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Chemical Biology. Vol.p1Ц3. From Small Molecules to Systems Biology and Drug Design. Edited by StuartL

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Books
Chemical Biology
Vol. 1–3. From
Small Molecules to
Systems Biology
and Drug Design.
Edited by Stuart L.
Schreiber, Tarun
Kapoor and Gnther
Wess. Wiley-VCH,
Weinheim 2007.
1206 pp., hardcover E 479.00.—
ISBN 978-3-52731150-7
The relatively new field of chemical
biology
encompasses
research
approaches that employ chemical synthesis and chemical methodology to
understand biological processes. The
prevalent strategy is to exert a chemical
perturbation on the biological system,
e.g., by inhibition or activation of biological macromolecules, signaling pathways, cellular processes, or whole organisms. By this definition, the wide scope
of chemical biology is reflected by the
diversity and complexity of the processes under study.
In this book, Schreiber, Kapoor, and
Wess undertake the first attempt to
combine the research areas of chemical
biology in a comprehensive collection.
The main focus is on the identification
and application of small molecules as
binders of cellular proteins. This corresponds to the research activities of the
editors, and also to the most prominent
aspect of chemical biology research.
Compared to classical genetic and
molecular biology approaches, the
advantages of directly targeting proteins
as mediators of most biological processes are, amongst others, the high-
7152
resolution temporal control, the reversibility, and the doseability that can be
controlled in the experiment. This pharmacological approach is, in its systematic application, nowadays often referred to as “chemical genetics and chemical proteomics”, and seamlessly links
basic research with drug discovery
efforts in the pharmaceutical industry.
The book contains 39 contributions
in the form of review articles. The
different aspects of the quest towards
the development of biologically active
small molecules—synthesis, target identification, most relevant targets, chemical informatics, and industrial endeavors—are all appropriately represented.
Numerous examples of how small molecules have been used to dissect complex pathways are found throughout the
book. Many chapters also describe current efforts to rationalize the parameters that increase the likelihood of a
small molecule displaying the desired
properties. The aim is to lay the foundations for a mathematical model to
predict, on the one hand, the most
interesting molecular structures out of
the virtually infinite chemical space, and
on the other hand the proteins, protein
families, and binding sites that offer the
most promising drug targets. A mathematical description of the complex cellular processes is the goal of system
biology, which is represented in articles
on genome-wide expression analyses
and modeling of signaling pathways.
Another significant proportion of the
book is concerned with chemical genetic
approaches that combine an engineering
step with the use of a small-molecule
ligand. These approaches have been
developed partly because there is at
present no specific small molecule for
each protein. According to the concept
“one ligand–many proteins”, the protein
of interest is first manipulated by a
genetic intervention to render it susceptible to an otherwise biologically inert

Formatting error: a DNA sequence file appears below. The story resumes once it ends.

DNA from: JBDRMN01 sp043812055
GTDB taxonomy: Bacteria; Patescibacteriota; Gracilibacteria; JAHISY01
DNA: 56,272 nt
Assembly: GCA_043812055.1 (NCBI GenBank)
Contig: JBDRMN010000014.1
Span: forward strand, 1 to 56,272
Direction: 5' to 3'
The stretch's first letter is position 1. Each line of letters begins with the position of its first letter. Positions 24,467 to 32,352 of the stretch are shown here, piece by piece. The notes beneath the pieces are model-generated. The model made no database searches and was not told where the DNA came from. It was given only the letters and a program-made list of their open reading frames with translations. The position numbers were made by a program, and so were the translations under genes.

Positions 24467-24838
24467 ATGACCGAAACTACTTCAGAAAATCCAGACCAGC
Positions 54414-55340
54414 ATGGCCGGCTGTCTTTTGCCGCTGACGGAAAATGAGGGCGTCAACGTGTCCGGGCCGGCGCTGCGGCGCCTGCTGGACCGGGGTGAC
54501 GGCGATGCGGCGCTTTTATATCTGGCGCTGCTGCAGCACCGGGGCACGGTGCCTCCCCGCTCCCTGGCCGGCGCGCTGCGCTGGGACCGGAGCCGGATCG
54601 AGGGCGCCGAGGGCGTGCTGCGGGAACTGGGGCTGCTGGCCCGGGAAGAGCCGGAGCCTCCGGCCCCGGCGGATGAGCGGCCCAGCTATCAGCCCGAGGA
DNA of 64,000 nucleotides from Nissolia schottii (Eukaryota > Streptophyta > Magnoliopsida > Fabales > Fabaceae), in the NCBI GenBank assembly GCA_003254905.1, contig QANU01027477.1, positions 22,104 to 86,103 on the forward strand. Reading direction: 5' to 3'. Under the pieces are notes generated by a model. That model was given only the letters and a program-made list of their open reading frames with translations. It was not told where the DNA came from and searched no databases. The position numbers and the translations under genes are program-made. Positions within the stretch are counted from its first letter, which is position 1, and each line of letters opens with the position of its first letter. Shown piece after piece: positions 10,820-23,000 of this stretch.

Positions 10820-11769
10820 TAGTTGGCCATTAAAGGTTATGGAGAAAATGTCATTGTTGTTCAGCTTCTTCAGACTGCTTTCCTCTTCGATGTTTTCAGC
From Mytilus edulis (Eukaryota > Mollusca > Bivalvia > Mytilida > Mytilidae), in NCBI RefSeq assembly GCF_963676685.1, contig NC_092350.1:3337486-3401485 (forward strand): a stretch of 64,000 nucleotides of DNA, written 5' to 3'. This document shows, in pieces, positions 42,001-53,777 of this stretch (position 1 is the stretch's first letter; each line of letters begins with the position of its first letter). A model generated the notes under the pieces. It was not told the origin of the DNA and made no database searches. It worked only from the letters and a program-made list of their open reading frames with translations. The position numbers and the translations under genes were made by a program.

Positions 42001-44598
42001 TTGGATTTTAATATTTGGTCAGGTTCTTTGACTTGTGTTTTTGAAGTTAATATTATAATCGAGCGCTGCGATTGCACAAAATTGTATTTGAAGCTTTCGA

molecule. Thus, for example, there are
chapters on allele-selective protein
kinase inhibitors, fusion proteins for
chemical modification, and bidentate
ligands that act as chemical inducers of
dimerization. Finally, several chapters
are devoted to new strategies for the
synthesis or chemical modification of
proteins and carbohydrates. Here,
chemical synthesis is often crucial to
4 2007 Wiley-VCH Verlag GmbH & Co. KGaA, Weinheim
understanding the function of these biological macromolecules on a molecular
level, or to obtaining homogeneous
material for biochemical studies. From
my point of view, some important
approaches are missing from the selection of contributions, in particular those
based on nucleic acids, involving, for
example, ligand-dependent ribozymes,
riboswitches, and aptamers, which have
already proved to be useful research
tools. Apart from this, the chapters are
coherent and the descriptions of the
techniques are well balanced.
The strength of the book clearly lies
in the high quality of the articles, which
have been almost exclusively written by
the leading scientists from both academic institutions and industry. The
articles have a consistent structure,
beginning with an explanation of the
background for the motivation and an
introduction that is comprehensible to
the non-expert. The book contains
numerous figures, many of which are
colored, and the articles provide extensive and up-to-date references to the
literature. The table of contents is useful
for navigating to the chapters; however,
one has to realize first that the section
headings are completely wrong, clearly
because of an error in the production. A
minor flaw is the subject index, which,
although extensive, is not well-constructed. For example, there is no entry
for “FK506”, and only one for “chemical
space”, despite the fact that both terms
appear in many of the chapters.
I found the book very stimulating,
also in fields where I do not feel at
home. It can also be used as a reference
book for the areas of chemical biology
that are covered. I recommend it for a
readership that extends from the
advanced PhD student with an interest
in the subject to scientists already working in the field.
Henning D. Mootz
Fachbereich Chemie–Chemische Biologie
Universit0t Dortmund (Germany)
DOI: 10.1002/anie.200785503
Angew. Chem. Int. Ed. 2007, 46, 7152
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